The view from the 2-Series driver’s seat won’t surprise the seasoned BMW driver. The 2-Series Coupe shrinks standard BMW interior attributes to fit inside its sub-compact confines. The 2015 BMW M235i Coupe has sport seats, with extendable thigh support for the driver, and sufficiently bolstered for lateral support, though short of extreme bolstering that only a gymnastics vaulting letterman can get in.
The standard BMW cues are there, however, including the large white-on-black speedometer and tachometer. The tach has “ready” at the zero rpm point, where the needle points when the engine is off during auto-start/stop. Turn the car off completely and the needle falls to “off.”
The freestanding multi-information display is at the top of the center dash. BMW’s iDrive is standard, of course, no doubt owners learn to use it eventually, but without navigation or satellite radio on our almost $50k automobile, we didn’t have much inspiration to struggle with it. BMW’s ConnectedDrive allows the integration of cellphones and music players. Dinosaurs that we are, we just popped in a CD and let it go at that.
The 2015 BMW M235i is available with a no-cost optional six-speed manual transmission; an eight-speed paddle-shifted “Sport” automatic is standard, and it’s how our test model was equipped. BMW’s Driving Dynamics Control, among other things, changes the shift mapping of the automatic, including how it behaves left in full automatic, and how quickly it shifts in manual mode.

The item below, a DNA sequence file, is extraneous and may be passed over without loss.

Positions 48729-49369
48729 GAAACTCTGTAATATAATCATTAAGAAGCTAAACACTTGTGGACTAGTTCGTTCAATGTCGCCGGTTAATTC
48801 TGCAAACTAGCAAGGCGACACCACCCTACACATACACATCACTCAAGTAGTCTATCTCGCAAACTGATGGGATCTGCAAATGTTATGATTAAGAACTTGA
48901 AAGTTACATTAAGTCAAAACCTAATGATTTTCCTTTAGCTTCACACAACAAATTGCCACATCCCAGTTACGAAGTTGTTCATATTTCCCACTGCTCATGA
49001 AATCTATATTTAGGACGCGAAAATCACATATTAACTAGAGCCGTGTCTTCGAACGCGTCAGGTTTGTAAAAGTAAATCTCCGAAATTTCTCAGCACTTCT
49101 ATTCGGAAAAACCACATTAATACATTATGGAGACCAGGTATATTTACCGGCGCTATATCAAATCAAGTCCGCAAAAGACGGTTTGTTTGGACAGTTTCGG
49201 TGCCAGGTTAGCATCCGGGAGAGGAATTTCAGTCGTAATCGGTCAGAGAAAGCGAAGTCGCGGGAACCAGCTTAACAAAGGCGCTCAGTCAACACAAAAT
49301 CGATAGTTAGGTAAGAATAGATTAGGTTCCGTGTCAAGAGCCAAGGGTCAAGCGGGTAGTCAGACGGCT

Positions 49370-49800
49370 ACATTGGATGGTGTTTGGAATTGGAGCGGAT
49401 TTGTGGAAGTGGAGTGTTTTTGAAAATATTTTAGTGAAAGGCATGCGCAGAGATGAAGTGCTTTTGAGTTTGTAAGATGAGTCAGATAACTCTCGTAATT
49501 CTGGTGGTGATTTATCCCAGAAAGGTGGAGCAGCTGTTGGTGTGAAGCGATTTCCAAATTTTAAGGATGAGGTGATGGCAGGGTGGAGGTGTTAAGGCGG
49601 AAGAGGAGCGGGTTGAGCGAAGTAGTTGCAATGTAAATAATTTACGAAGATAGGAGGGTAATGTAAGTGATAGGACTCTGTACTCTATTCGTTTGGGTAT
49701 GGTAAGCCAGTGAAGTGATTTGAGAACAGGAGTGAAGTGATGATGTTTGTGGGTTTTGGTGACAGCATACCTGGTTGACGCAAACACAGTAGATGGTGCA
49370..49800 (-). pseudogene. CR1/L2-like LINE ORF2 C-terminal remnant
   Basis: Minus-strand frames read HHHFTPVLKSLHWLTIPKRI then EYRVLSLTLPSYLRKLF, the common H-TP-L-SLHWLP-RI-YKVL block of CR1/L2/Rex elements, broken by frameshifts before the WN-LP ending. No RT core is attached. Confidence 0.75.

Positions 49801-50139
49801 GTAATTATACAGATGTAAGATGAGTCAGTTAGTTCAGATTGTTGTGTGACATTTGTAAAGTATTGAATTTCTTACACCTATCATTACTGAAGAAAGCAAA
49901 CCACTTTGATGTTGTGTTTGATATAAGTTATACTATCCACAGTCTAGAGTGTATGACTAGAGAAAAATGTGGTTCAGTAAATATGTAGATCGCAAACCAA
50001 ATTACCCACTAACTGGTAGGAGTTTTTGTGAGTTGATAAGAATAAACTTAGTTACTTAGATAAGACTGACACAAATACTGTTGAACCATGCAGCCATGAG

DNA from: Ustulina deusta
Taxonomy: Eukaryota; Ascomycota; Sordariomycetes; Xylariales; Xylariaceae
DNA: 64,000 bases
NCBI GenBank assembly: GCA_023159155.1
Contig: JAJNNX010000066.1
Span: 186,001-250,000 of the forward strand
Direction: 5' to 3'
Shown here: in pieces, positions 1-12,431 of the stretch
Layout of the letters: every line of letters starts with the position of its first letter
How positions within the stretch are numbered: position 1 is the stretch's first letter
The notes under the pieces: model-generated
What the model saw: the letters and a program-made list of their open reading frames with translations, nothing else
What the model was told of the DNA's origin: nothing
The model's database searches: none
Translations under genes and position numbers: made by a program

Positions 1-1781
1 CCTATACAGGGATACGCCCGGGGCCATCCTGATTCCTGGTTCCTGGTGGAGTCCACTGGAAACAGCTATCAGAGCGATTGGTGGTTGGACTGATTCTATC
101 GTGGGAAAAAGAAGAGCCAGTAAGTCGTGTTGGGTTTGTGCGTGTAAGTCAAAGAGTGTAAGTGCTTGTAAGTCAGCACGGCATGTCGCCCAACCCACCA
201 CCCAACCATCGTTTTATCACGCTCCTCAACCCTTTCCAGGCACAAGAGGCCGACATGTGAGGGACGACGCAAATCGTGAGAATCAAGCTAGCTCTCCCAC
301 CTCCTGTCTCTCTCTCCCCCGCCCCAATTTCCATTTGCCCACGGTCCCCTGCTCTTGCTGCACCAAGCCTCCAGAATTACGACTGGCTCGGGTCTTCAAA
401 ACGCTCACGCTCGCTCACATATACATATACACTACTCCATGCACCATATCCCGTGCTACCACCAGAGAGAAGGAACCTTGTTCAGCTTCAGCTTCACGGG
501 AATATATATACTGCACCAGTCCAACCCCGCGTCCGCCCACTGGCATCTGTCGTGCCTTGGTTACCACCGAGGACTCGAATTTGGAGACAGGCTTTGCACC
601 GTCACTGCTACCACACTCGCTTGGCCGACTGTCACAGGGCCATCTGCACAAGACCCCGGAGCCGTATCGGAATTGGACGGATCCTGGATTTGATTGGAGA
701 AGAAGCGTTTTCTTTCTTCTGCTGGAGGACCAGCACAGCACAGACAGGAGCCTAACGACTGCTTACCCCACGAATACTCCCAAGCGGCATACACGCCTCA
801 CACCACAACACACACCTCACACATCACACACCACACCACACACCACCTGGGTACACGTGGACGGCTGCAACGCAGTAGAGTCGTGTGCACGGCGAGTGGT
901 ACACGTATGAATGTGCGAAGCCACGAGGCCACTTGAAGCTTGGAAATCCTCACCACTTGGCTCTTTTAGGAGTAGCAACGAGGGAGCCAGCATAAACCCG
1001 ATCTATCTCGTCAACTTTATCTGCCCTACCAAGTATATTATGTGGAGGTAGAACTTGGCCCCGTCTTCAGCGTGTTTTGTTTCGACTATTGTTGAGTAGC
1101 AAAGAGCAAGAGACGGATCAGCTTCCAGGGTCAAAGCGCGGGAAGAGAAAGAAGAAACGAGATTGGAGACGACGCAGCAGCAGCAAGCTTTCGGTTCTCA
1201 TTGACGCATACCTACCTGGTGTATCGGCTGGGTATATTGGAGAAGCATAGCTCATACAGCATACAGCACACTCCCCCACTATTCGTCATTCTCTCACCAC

Driving Dynamics Control’s settings include ECO PRO, Comfort, Sport and Sport+. The latter two firm up the suspension via variable shock absorbers, what BMW calls “Adaptive M Suspension, and Sport+ also dials back on the intrusiveness of the stability control. It’s our pick for backroads raids, or if you’re so inclined, dabbling at autocross. Or track day.
ECO PRO, on the other hand, turns off the engine even at speed when power isn’t needed to maintain speed (as on slight downhills), as well as the auto-start/stop mode. It’s our pick for urban driving or as a complement to cruise control driving.
The M Sport part of M235i lowers the car 10 mm (.4 inches, comparted to the 228i) and firms up the suspension. The more tender of tush complained about a stiff ride, which had as much to do with our fondness for Sport+. It didn’t feel that way from behind the steering wheel, though of course we chose the setting, and we experienced the extra confiden… Oh, heck, Sport+, 320 horsepower and thread-the-needle competence makes the 2014 BMW M235i the agility of Nureyev, compared to, well, you wearing clown shoes.
Add to this a torque spread of 330 lb-ft between 1,300 and 4,500 rpm for an engine that doesn’t need its tachometer needle bouncing off the rev limiter for the kind of response that’s needed on a winding back road. Not that the BMW in-line six isn’t musical anywhere along its rev range but the midrange torque means a blast of acceleration is just a throttle push away—important on a road with blind curves, blind crests and blind driveways. The 2015 BMW M325i clings to curves like a wet T-shirt.